In case you’ve missed it, defending Wimbledon champion, Andy Murray was knocked out on Wednesday after losing his quarter-final match to US 24th seed Sam Querrey.
As with every tennis match, win or lose, the players sit down and face an avalanche of questions from a waiting media pack.
One reporter began to ask this question: “Andy, Sam is the first American player to reach the semi-final of a Slam since 2009...”
A bemused Murray interjected: “Male player.”
"I beg your pardon?" the reporter responded.
"Male player, right?" Murray repeated.
I don’t really know how I feel about Andy Murray. Defensively, he’s one of the best and he is world number one so there’s no doubting his talent but watching his matches can be like deciding whether to look over or ignore the screaming toddler in a restaurant.
Despite how annoying he can be, he is a fantastic sportsman and is a feminist.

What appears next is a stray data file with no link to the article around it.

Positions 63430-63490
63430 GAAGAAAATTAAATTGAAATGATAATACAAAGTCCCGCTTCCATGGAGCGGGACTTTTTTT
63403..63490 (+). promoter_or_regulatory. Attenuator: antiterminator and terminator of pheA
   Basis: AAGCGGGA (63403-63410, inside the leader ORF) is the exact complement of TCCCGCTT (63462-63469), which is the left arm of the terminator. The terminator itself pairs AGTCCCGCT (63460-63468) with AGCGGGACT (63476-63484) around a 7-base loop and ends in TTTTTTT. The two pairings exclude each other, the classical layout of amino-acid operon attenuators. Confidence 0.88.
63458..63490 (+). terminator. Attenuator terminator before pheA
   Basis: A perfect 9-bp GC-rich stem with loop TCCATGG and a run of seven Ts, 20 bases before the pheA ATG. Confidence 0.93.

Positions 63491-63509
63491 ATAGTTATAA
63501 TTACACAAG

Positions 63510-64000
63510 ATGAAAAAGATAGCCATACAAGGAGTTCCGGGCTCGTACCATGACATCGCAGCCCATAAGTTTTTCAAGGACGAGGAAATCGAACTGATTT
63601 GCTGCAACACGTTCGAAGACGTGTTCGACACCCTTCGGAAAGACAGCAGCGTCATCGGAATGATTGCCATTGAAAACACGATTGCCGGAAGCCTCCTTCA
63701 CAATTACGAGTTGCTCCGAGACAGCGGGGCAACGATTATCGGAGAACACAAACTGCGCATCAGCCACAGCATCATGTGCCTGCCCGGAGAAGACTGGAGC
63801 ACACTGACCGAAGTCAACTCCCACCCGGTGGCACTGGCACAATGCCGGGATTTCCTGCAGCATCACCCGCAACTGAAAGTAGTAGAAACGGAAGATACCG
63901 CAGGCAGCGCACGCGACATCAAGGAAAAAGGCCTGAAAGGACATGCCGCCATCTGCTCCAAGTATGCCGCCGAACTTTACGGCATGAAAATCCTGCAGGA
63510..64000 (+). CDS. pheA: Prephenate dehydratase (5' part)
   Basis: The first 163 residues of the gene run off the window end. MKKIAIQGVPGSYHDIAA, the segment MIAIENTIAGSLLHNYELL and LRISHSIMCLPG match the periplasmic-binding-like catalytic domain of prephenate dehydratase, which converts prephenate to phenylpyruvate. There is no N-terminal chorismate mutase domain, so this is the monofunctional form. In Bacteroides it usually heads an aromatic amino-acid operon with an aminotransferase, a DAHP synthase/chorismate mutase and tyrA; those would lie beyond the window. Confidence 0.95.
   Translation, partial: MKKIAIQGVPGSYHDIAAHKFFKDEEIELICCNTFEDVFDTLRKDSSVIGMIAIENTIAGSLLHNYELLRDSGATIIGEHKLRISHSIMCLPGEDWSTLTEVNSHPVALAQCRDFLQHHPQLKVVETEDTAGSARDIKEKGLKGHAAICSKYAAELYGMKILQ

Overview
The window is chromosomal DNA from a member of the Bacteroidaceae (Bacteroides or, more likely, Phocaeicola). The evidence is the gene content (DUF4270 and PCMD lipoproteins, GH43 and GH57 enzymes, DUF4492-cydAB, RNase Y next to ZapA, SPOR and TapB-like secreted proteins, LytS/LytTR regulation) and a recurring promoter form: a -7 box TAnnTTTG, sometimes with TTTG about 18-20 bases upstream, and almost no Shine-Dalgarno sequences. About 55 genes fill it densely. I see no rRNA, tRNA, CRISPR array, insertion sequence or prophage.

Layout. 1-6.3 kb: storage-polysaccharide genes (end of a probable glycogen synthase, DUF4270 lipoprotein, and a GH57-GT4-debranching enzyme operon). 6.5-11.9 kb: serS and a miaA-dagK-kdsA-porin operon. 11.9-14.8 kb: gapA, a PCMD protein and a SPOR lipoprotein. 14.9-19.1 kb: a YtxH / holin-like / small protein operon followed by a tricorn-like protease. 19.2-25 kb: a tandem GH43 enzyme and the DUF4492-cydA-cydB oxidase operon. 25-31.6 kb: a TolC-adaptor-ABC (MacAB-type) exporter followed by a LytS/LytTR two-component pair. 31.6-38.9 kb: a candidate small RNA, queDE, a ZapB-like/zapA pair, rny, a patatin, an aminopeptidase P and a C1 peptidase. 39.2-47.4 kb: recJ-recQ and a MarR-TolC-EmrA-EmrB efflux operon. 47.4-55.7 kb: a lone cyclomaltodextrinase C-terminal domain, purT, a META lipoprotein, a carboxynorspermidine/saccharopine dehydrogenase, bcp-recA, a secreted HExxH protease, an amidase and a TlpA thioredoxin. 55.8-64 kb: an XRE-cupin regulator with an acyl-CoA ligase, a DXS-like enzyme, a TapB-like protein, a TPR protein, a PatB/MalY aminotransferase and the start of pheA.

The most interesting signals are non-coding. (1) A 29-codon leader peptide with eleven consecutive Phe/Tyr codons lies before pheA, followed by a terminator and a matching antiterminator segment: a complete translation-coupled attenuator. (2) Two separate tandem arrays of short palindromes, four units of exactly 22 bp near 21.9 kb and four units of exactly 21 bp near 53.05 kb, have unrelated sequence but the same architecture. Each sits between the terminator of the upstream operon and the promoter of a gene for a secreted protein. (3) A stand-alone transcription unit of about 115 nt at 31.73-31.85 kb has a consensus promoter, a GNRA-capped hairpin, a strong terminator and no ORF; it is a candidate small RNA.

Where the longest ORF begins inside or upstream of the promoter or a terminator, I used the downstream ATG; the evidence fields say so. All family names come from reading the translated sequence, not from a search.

He has a history of reminding the media that female players play exactly the same sport and yep, they are pretty darn good at it too.
No, Sam Querrey is NOT the first US player to reach the semi-final of a slam in almost ten years – Serena and Venus Williams, Madison Keys and Coco Vandeweghe have done that too.
Speaking of the Williams sisters, after winning his second gold medal at the Rio Olympics, Murray was congratulated for being the first tennis player to win two gold medals.
He reminded the journalist that Venus and Serena have about four each to their names.
Unfortunately Australia isn’t immune to forgetting we have female athletes.
On Wednesday, former AFL player turned radio host, Kevin Bartlett, asked if Aussie Rules was “too physical for the female body” after seeing a number of U16s girls games with high casualty rates.
I wonder how many times Bartlett was injured and needed assistance? And just look at the amount of male, professional AFL players who limp off the field with a trainer on each side.
Whether it’s injury, pay agreements or simply being recognised for their achievements, women (unless it’s a sport like netball) have stood in the shadow of their male counterparts.
I think it’s time we let them shine.